Once we’re actually seeing our money grow rather than paying it off, I think I’ll get more excited. I started a spreadsheet awhile ago to show what we’re saving. We bought a CD with our wedding presents last year, so that’s the only thing we have saved technically, but I put it in as a percentage and see that we are 10% of the way there. Makes me feel pretty proud, actually.


Kim September 9, 2011 at 4:39 pm

You were so smart to do that with your wedding money. 10% is good!!! You should feel proud 🙂


Gillian @OneGiantStep September 8, 2011 at 6:52 pm

I love money transparency! If we all talked honestly about it, money wouldn’t have such a hold over us all. I wish, wish, wished people were more transparent when we were planning and I responded by posting our budget for our RTW on our blog.

Transparency = Power
No Debt = Freedom!!!
Gillian @OneGiantStep recently posted..And So It Starts


Kim September 8, 2011 at 7:56 pm

Gillian… I know I’ve said this before but your blog was the first blog where I actually found a real-life list of expenses. It was BEYOND helpful. You have been a mentor and inspiration to me.


Matt September 8, 2011 at 8:09 pm

Awesome to hear. We’ll be completely debt free this next month as well. All that is left is $1800 in credit card debt. We owe nothing else. Now we’re just trying to sell the car which we hope will not be a problem as it’s a 2003 Honda Civic with only 39K miles on it. We’ll be on the road soon! Congrats on all the movement you guys have been making on realizing your dreams.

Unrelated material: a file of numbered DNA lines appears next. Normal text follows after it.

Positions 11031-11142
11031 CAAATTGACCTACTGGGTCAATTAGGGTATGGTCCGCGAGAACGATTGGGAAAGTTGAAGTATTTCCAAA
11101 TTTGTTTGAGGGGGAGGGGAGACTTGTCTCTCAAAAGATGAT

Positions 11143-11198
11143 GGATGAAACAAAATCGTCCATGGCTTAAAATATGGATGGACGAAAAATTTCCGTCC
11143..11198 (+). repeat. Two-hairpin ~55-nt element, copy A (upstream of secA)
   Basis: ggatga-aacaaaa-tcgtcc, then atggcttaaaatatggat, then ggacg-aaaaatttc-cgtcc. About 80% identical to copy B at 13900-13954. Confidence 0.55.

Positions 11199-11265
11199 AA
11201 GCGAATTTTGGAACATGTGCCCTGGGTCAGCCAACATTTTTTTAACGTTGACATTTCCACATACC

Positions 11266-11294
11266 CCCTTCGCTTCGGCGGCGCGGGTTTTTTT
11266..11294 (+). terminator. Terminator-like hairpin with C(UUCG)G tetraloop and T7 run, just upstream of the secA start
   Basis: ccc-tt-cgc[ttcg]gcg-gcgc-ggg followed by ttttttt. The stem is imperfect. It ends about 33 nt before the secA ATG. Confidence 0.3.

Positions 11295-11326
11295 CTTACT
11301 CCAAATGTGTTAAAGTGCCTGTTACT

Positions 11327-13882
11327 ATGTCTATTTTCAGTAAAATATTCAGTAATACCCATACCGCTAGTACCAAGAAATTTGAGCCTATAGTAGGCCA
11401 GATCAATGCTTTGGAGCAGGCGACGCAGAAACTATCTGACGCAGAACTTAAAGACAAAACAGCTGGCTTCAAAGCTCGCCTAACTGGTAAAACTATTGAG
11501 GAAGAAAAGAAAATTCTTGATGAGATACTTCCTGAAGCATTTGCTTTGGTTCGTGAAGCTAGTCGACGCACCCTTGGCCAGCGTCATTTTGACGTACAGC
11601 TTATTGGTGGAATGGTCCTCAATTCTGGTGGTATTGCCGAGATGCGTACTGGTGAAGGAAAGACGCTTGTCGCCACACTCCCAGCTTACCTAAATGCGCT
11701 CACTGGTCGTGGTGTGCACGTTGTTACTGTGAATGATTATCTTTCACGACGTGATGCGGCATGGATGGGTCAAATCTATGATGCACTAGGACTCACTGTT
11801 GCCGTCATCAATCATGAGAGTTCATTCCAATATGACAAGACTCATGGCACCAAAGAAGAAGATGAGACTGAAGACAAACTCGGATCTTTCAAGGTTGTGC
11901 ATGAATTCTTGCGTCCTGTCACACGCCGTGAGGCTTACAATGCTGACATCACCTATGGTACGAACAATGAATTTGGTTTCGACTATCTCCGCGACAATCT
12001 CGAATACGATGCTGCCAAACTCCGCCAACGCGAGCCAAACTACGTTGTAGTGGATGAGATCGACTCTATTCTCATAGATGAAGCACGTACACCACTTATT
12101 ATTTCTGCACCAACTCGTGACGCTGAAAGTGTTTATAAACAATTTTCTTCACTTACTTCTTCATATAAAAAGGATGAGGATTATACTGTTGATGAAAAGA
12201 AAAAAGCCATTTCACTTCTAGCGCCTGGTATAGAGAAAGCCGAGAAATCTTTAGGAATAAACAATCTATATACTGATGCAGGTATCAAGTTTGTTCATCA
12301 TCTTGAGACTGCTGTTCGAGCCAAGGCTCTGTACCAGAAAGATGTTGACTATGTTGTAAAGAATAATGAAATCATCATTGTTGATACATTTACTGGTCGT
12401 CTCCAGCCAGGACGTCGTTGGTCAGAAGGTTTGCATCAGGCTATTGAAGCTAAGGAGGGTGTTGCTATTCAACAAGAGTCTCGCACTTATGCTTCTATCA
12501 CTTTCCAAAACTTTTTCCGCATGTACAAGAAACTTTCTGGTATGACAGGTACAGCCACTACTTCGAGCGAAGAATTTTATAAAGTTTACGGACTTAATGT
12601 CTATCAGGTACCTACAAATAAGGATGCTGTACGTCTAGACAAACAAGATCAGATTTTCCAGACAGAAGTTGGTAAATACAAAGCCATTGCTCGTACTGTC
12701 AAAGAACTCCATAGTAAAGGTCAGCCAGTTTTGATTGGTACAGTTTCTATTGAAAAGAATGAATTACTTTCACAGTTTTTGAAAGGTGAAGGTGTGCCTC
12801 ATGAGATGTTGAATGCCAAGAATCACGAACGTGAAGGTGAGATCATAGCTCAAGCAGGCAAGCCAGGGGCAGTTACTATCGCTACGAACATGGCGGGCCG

Matt recently posted..5 Lessons Learned From Our First Garage Sale


Kim September 9, 2011 at 4:35 pm

Wow Matt, congrats! Did you sell your house or do you own it outright?

You’ll definitely be able to sell that car right away!

Can’t wait to read about your adventures… so close!


Tricia(Geeky Explorers) September 9, 2011 at 6:21 am

Congrats on making such huge adjustments – we too had the period of “if we didn’t have credit cards we would starve”. Over the years, we’ve paid off everything (except my pesky student loan) and did it similar to you. Paid off the cars, sold the house, and started squirreling money away. In less than two months we move into our RV! With low overhead, we hope to get jobs after traveling for 3-6 months on our travel savings (not to be confused with the regular savings & emergency fund!) and continue the savings spree.
Tricia(Geeky Explorers) recently posted..What I can’t throw away…


Kim September 9, 2011 at 4:37 pm

Damn student loans! Mine is about 4K that I am tempted to just pay off but Brian’s is around 15K… we won’t be getting rid of that anytime soon!

You have very low overhead with the RV! You guys have really set yourself up… yay for you!


Runaway Brit September 9, 2011 at 7:17 am

Congratulations! I wrote a similar post not long ago about how I had overcome debt and I can fully appreciate the relief that you feel. Being in debt is a terrible burden and nothing can beat the feeling of paying it off.

Enjoy your new-found freedom 🙂
Runaway Brit recently posted..Chilling in Colonia Del Sacramento


Kim September 9, 2011 at 4:37 pm

Thanks. It also feels great to know that if something comes up we can deal with it financially, you know? I guess unless it was totally catastrophic and, in that case, we’ve got other things to worry about.


twoOregonians September 9, 2011 at 10:22 am

Well done! So happy for you guys. It’s a brilliant feeling to be freed up from financial chains.

I love hearing about your spreadsheet efforts and progress monitoring, too. That boost of encouragement when it ticks forward – even by %0.02, as you say, is such a motivator. I have a spreadsheet tied directly to the number of hours I spend at work and on freelance gigs – it helps keep me on task when I’d rather be trip planning – or reading travel blogs 😉